The vertiginous Trafalgar Studios tends to go in for celebrity casting. This version of Joe Orton’s 1960s black comedy Entertaining Mr Sloane features Matthew Horne, star of the TV shows Gavin and Stacey, and Horne and Corden, as the eponymous Sloane. He is also currently in the news for collapsing on stage during a performance of this very show.
The production – directed by Nick Bagnall – is firmly set in its historic period –the 1960s. It seems both of its time and yet speaks to the early 21st century too. For example, Sloane is a self-justifying parasite, whose emphasis is on self and pleasure. But the play is also about role-playing, power struggles and self-deceit.
In many ways it overlaps with the world of Harold Pinter, but is more overtly humorous and camp. In fact, it’s probably a missing link between Pinter and the comedy writers responsible for Hancock’s Half Hour and Steptoe and Son, Galton and Simpson. It is this blurring of dramatic and comic boundaries that provides the successes and disappointments of the production.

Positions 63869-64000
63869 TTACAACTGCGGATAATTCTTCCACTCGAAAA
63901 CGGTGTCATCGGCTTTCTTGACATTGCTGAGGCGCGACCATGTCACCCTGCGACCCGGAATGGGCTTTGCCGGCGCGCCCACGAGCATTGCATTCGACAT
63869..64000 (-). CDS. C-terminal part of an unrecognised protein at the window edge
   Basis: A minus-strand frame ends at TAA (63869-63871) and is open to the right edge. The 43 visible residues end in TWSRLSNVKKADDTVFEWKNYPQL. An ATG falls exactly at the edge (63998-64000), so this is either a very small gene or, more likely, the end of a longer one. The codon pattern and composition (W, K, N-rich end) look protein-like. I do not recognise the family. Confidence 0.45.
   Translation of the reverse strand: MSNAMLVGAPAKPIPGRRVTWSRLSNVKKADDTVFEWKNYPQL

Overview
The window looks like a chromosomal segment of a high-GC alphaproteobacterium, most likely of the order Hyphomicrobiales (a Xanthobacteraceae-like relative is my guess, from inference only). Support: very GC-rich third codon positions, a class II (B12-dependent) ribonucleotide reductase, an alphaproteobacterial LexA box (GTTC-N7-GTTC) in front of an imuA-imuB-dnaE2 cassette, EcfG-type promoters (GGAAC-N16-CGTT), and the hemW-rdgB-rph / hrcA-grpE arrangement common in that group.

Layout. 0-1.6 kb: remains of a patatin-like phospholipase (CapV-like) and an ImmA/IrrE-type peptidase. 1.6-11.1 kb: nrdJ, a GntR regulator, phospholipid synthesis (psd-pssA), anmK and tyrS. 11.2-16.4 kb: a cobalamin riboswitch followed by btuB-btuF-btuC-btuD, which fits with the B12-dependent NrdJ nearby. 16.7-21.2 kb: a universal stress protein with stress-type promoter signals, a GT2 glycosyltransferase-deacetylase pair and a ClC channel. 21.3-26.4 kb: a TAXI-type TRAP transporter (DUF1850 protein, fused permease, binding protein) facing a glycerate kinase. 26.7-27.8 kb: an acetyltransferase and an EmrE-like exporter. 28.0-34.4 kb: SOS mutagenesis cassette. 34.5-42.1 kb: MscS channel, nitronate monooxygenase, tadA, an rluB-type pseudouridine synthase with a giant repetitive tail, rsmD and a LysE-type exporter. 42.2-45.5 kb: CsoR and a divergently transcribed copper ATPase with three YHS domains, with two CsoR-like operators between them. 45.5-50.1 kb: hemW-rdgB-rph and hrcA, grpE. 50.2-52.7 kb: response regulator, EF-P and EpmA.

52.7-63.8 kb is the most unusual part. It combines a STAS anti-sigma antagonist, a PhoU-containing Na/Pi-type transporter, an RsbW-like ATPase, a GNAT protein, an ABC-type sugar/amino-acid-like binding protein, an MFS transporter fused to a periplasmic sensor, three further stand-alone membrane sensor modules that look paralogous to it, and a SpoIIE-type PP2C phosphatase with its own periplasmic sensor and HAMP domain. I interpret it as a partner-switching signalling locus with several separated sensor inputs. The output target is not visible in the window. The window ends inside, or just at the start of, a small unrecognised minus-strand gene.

Imelda Staunton is spectacularly good as Kath, Sloane’s landlady. Her performance is completely lacking in vanity – she provides a remarkable portrayal of the character. However, Matthew Horne disappoints as Sloane –his performance doesn’t suggest the ebb and flow of the power struggle between his character and those of Kath’s brother Ed or her father Kemp; he felt neither dangerous nor particularly sexy.
The stage at Trafalgar Studios is steeply raked and Imelda Staunton is very short – so there is visual fun to be had with the contrast between her height and the tall spindly actors who play her brother (Simon Paisley Day) and father (Richard Bremmer).
Altogether though, this is an interesting and worthwhile revival of Orton’s play. During the current absence of Matthew Horne, Entertaining Mr Sloane is worth seeing for Imelda Staunton’s performance alone.
Closes 13th April